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African Trypanosomiasis includes both the animal and human forms of the disease which are both transmitted by infected tsetse flies. This poses a big threat to the socioeconomic development at all levels among the poor, underserved and rural communities living in the tsetse fly infested African region including Uganda. 
In Uganda, North West, North, South east, and mid South west districts are mostly affected.  However, there are variations from district to district with in regions. There are three components of African Trypanosomiasis control and eradication strategy in the country. Human African trypanosomiasis (HAT), African Animal trypanosomiasis (AAT) and the tsetse fly (vector).

  • Human African Trypanosomiasis(HAT) or Sleeping Sickness

What is Human African Trypanosomiasis?
This is a disease of human that has two types. The   acute type that takes weeks to months and the chronic type   that takes months to years to show signs.
It is caused by organisms known as trypanosomes which circulate in the blood stream of infected humans.  It is transmitted from one person to another through the bite of an infected tsetse fly after feeding on an infected person or domestic/wild game animal.

What are the signs?
Intermittent fever not responding to antimalarials and loss of appetite, headache, joint pains, disturbed sleep habits, impotence or amenorrhea, weight loss, body itching; swollen lymph nodes, swelling of face or ankles, fits and tremors, mental confusion, loss of memory, total apathy or coma leading to death.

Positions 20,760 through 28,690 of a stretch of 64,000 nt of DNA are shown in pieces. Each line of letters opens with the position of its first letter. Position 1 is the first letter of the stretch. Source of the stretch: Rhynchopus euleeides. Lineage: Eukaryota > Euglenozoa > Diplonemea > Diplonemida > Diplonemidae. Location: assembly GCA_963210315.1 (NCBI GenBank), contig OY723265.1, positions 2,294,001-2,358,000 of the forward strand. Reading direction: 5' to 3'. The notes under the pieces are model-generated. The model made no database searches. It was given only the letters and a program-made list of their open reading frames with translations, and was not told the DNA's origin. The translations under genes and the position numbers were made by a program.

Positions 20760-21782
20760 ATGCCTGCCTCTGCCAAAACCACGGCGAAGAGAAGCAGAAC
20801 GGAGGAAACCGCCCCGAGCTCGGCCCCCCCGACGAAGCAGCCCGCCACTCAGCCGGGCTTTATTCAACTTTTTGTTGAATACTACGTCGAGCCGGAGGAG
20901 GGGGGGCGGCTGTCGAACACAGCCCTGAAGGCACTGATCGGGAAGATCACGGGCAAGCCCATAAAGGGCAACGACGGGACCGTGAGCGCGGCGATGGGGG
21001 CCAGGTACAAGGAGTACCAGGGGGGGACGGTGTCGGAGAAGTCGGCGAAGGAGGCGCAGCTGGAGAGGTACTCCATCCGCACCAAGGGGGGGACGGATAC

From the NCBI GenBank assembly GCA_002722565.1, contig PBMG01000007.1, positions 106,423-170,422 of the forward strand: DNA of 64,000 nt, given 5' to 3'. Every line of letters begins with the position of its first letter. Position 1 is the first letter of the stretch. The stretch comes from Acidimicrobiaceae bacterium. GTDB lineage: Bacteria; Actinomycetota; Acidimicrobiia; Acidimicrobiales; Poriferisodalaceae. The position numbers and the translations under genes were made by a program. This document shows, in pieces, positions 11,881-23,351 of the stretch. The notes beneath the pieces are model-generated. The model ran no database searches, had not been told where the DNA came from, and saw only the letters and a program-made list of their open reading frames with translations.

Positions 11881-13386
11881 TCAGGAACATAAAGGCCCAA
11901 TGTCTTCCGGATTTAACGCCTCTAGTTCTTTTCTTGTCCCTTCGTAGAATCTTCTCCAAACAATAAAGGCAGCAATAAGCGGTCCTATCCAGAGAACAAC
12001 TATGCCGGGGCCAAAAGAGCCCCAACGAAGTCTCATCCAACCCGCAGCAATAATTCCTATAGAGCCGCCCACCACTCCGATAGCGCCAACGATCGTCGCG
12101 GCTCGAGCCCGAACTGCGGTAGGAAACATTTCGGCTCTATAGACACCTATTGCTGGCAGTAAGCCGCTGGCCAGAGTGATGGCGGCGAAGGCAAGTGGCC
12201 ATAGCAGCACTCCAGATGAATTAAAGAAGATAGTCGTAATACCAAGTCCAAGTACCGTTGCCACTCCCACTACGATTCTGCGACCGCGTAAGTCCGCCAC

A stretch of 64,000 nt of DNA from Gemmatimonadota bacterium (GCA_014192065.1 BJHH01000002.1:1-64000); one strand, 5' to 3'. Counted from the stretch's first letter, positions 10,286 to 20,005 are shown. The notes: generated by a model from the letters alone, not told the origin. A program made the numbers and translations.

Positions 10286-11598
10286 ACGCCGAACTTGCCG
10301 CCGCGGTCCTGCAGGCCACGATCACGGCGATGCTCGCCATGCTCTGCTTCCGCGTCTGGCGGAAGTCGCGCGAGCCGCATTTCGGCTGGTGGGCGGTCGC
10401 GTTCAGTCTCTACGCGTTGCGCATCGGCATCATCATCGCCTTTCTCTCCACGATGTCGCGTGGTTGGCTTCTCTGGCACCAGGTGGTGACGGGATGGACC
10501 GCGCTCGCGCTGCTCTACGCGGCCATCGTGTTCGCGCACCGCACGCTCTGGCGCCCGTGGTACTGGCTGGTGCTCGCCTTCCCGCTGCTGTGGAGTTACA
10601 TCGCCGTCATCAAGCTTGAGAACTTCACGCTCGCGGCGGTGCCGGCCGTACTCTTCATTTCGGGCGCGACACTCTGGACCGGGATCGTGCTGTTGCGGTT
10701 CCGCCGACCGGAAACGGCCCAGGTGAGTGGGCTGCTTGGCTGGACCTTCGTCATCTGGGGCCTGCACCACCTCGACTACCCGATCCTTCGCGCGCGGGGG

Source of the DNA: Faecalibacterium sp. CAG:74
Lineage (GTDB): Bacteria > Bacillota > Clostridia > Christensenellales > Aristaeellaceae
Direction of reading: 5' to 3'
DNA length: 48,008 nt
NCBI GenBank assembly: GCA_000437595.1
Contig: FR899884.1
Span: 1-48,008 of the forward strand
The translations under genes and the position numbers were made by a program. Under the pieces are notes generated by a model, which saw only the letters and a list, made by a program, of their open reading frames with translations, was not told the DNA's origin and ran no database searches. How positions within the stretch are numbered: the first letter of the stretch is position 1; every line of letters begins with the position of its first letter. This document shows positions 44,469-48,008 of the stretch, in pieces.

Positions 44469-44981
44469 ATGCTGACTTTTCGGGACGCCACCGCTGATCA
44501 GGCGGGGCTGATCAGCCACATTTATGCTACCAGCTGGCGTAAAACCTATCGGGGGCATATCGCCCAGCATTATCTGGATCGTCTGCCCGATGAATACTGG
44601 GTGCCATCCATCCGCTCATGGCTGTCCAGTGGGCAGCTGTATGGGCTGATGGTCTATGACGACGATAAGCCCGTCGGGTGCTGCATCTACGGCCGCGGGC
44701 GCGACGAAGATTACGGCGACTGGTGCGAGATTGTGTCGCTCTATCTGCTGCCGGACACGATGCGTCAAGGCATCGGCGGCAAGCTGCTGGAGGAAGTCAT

Who is at risk?
About 10 million (30%) people of Ugandan population are at risk in the country.  It affects the most productive age group of both sexes (15-45 years).

What are behavioral/Risk factors?

  • Increased activities that bring people in contact with tsetse flies.
  • Presence of people, tsetse flies and animals at water sources such as springs increase a opportunities for disease transmission to occur at the shared  water points
  •   activities that may cause man to enter into tsetse infested bush include farming hunting, fishing, honey gathering, fetching firewood collecting water, making charcoal, sports and games and other recreational activities touring in game parks/ reserves.

What is the impact?
Sustains the poverty disease cycle.  It disrupts normal family life, reduces the household force, causes abortions, sterility and gynecological disorders leading to stigmatization, reduced productivity and lost income hospital bills and transport costs.

What are the preventive measures?
The disease is prevented by proper diagnosis and treatment in a health facility, screening of communities for management, tsetse (vector control), disease surveillance, monitoring and social mobilization and education and avoiding the risk factors.


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